CEDAR RAPIDS — An Ely man linked to a missing Marion man who is considered a homicide victim was sentenced Friday to 10 years in federal prison for firearms and drug charges.
Matthew Robbins, 42, pleaded guilty in August to one count of being a felon and unlawful drug user in possession of a firearm.
In a plea agreement, Robbins admitted that in 2014 he was using controlled substances, including methamphetamine, and had been convicted of eight felony offenses, including counts related to robbery, burglary, drug possession and drunken driving.
Over the past 26 years Robbins has had 41 criminal convictions and two as a juvenile, but 13 of the convictions didn’t meet the criteria to affect his prison term, U.S. District Chief Judge Linda Reade said during his sentencing.
Reade said Robbins had denied most of the information in the presentencing report, including owning the Iver Johnson 12-gauge shotgun, which is the crime in this case. Assistant U.S. Attorney C.J. Williams explained that Robbins admitted to having control over the firearm in 2014.
In previously filed court documents, Williams said the shotgun had been left at Robbins’s Ely home by another person. Robbins later had a friend store the shotgun at the friend’s home.
The first trial against Robbins ended in a hung jury, and the government decided to offer the plea agreement, Williams said.
Robbins declined to comment before Reade sentenced him.
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Reade said Robbins had a “very serious” alcohol problem and substance abuse issue with prescription medications, along with committing crimes of assault, domestic assault, burglaries and drunken driving.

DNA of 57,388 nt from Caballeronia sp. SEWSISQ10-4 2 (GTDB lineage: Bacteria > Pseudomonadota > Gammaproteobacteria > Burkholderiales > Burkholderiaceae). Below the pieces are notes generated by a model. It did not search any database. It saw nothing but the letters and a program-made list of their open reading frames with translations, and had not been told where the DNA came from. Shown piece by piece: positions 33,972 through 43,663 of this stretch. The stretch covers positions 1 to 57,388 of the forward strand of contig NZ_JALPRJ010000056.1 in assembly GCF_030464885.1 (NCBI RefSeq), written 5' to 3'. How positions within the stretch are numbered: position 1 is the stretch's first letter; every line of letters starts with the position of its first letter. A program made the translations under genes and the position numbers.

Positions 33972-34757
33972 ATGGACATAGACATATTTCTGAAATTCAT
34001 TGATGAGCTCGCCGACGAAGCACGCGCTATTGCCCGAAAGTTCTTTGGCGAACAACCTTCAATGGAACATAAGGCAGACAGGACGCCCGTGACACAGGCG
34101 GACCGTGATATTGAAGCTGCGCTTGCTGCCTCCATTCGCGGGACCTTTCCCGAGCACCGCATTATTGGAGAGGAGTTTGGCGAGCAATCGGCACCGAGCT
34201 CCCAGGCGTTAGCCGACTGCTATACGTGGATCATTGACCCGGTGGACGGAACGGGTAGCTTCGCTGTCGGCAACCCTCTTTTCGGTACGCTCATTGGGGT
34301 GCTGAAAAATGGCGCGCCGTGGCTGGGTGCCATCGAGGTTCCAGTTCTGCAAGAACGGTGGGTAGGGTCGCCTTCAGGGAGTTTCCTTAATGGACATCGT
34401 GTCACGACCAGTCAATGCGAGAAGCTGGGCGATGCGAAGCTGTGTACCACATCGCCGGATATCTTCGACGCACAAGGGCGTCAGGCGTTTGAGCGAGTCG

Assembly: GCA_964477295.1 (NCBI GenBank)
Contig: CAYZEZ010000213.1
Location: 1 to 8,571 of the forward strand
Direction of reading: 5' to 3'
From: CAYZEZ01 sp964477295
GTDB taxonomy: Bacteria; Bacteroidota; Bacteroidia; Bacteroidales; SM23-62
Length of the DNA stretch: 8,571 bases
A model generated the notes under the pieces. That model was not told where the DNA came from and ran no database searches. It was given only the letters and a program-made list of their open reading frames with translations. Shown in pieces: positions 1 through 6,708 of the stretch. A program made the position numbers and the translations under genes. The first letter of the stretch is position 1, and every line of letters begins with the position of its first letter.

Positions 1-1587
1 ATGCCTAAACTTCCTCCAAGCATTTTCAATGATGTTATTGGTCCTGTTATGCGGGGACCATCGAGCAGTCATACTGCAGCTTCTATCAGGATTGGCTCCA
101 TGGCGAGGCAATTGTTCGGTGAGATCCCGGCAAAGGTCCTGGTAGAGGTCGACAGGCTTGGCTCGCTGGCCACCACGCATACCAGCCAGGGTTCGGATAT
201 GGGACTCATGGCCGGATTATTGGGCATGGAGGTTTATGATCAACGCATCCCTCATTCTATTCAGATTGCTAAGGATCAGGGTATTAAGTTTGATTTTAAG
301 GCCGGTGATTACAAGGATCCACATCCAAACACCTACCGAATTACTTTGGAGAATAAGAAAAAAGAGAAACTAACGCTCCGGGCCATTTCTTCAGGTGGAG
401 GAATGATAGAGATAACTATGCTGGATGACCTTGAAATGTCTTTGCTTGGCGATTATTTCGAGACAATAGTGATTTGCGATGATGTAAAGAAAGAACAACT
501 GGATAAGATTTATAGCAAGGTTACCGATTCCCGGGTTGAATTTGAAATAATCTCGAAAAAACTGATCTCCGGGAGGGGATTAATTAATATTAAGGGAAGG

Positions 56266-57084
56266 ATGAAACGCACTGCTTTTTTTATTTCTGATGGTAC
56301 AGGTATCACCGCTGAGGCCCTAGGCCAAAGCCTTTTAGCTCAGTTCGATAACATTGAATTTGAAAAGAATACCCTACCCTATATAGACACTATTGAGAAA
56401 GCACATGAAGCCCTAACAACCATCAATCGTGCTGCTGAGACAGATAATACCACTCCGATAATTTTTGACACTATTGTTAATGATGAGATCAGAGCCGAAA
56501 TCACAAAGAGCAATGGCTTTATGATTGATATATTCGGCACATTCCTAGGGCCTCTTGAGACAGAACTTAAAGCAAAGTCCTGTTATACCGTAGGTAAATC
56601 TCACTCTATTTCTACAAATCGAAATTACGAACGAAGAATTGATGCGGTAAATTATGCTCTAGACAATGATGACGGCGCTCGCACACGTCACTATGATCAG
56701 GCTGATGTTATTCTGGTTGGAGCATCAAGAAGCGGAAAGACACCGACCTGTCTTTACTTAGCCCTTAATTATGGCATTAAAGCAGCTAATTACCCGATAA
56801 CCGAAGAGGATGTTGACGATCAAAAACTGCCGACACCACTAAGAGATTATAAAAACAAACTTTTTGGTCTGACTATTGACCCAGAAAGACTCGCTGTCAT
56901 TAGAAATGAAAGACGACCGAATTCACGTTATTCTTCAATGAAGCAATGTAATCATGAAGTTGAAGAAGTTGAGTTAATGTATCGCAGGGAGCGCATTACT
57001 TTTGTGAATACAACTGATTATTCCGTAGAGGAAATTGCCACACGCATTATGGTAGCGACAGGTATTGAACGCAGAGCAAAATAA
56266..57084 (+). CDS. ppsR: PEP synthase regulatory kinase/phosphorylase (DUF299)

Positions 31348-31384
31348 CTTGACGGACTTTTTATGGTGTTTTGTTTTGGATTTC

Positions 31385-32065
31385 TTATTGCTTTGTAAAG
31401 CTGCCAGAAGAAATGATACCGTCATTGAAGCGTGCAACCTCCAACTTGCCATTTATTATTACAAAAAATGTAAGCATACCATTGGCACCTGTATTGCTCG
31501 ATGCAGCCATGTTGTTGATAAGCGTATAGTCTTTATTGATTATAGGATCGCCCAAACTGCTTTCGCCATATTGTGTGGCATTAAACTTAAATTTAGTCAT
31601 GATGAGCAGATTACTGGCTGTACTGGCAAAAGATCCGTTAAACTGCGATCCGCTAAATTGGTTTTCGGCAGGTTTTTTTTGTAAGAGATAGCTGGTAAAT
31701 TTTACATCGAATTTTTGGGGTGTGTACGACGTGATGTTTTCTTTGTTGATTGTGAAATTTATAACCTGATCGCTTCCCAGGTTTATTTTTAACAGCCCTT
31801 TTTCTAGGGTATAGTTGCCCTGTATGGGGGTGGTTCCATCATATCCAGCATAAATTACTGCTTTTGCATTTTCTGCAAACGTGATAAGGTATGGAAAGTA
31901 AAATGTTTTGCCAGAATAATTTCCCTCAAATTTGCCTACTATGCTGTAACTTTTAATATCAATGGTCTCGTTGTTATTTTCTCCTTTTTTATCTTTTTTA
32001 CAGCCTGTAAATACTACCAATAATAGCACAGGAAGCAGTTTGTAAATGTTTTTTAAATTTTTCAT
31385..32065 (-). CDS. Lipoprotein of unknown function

Along with the 10-year sentence, Reade ordered Robbins to serve three years supervised release following his prison term and this sentence will run consecutively to his operating-while-intoxicated, third-offense conviction in Linn County District Court.
Robbins’s retrial didn’t happen after U.S. District Senior Judge Mark Bennett, who presided over the first trial in August, denied his motion, which asked the court to prevent the prosecution from naming James Booher, 51, a missing Marion man who police said is a homicide victim.
The prosecution’s witnesses testified in the first trial about Robbins allegedly buying meth from Booher and about Booher’s “activities” at the Ely farm where Robbins lived in 2014, according to the motion.
At that time, the defense was most concerned that a jury may have read or seen news reports about law enforcement searching for Booher, last seen May 31, 2014, and a forensic team excavating a burn pit at the Ely farm for possible human remains.
Williams said in a previous motion there wouldn’t be any mention at the retrial of connecting Robbins to Booher’s death, but there would be testimony from agents who recovered a shell casings from a .45 caliber brand of ammunition in the burn pile.